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Fuel laboratories are highly-specialised facilities that test a diverse range of fuels for quality and consistency, including the RDE fuels used in vehicle testing. Testing and analyzing fuels is important for adhering to regulatory standards and to check for any signs of contamination when necessary.
Detailed analysis can be useful when troubleshooting and to quantify pollutants produced by different types of fuels. With new fuels emerging and machinery becoming more sophisticated, it is vital that the quality of fuel is reliably maintained and that any toxic substances generated by use of any fuel are known and eliminated where possible to protect the environment and the health of the general public.
RDE fuels are used for real driving emissions tests to measure pollutants produced by cars in real-life driving conditions that are released into the air in exhaust gases. Analysing RDE fuels is extremely important, as the fuels need to be of good quality and unvarying consistency so that the results obtained when using them can be used in comparisons and for measuring adherence to the new EU regulations.
Exhaust can include dangerous substances - such as nitrogen oxide, also known as NOx emissions - that are toxic and potentially poisonous. Without adequate testing based around fuel that is of a reliable and known quantity, testing results are meaningless. It is important that all varieties of vehicle meet these emission standards for reasons of public health.
Scientists and technicians at fuel testing laboratories can also check fuels to ensure that refinery and pipeline goals are being met. Oil reserves can vary in quality and composition, and the refinery process is a complicated one. Petrochemical by-products testing is often required to establish what is being produced.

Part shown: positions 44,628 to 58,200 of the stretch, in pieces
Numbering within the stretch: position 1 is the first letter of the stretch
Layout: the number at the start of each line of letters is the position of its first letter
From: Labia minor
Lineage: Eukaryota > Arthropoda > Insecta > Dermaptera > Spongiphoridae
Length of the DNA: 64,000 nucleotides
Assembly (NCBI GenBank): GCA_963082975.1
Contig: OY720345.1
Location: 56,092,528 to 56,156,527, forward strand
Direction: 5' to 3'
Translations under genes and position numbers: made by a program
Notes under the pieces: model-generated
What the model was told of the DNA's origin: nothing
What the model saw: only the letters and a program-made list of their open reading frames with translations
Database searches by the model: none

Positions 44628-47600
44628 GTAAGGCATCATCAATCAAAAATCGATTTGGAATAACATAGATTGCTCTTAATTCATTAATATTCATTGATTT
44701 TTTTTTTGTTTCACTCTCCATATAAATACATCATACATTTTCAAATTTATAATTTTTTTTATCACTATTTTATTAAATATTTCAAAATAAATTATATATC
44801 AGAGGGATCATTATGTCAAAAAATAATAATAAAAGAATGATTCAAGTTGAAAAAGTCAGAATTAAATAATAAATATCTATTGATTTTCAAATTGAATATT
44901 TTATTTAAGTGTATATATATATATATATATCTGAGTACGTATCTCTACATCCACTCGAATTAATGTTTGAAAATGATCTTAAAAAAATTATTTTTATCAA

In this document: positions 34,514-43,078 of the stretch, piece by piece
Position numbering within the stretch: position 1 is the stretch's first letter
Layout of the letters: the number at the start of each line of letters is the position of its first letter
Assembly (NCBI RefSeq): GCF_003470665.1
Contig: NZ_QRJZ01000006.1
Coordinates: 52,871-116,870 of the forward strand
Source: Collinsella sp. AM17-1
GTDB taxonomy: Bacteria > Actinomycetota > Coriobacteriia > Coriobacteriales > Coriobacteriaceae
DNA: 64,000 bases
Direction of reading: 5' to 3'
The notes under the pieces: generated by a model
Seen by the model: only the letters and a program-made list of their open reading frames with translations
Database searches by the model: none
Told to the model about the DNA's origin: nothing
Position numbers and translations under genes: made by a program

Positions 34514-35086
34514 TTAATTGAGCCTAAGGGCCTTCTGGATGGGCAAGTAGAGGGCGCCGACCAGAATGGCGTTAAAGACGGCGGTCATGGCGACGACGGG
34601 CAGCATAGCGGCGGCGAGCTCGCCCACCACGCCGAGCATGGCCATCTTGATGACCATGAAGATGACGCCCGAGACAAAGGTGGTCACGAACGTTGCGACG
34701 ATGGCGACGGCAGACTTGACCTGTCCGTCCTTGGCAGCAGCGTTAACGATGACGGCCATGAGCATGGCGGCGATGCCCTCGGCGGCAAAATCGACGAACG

These laboratories can also test other kinds of fuels, such as biofuels and natural gas. Testing can determine the quality of these kinds of fuel at every point in the supply chain. Jet fuel and kerosene-related fuels used in areas such as aviation also need to be regularly evaluated to ensure they meet strict standards, as the effects of sub-standard fuels in aircraft could lead to loss of performance mid-air and even accidents.
Testing bunker fuels is an important component of the shipping industry, as ensuring the quality of fuel used in ocean-going cargo vessels means fewer engine problems at sea. Solid fuel testing examines the composition and chemical qualities of substances such as petroleum coke, metallurgical coke and other carbon-related fuels to ensure they meet the appropriate regulatory standards.
Fuel testing and analysis are important to determine the composition and quality of fuels for a number of reasons. Fuels put into expensive car engines must be of the right kind and of sufficiently high standards to produce the performance expected and not cause damage to precision-engineered engines. Air quality and pollution are also generally extremely important, as toxic by-products from inferior or contaminated fuels can cause problems and illness.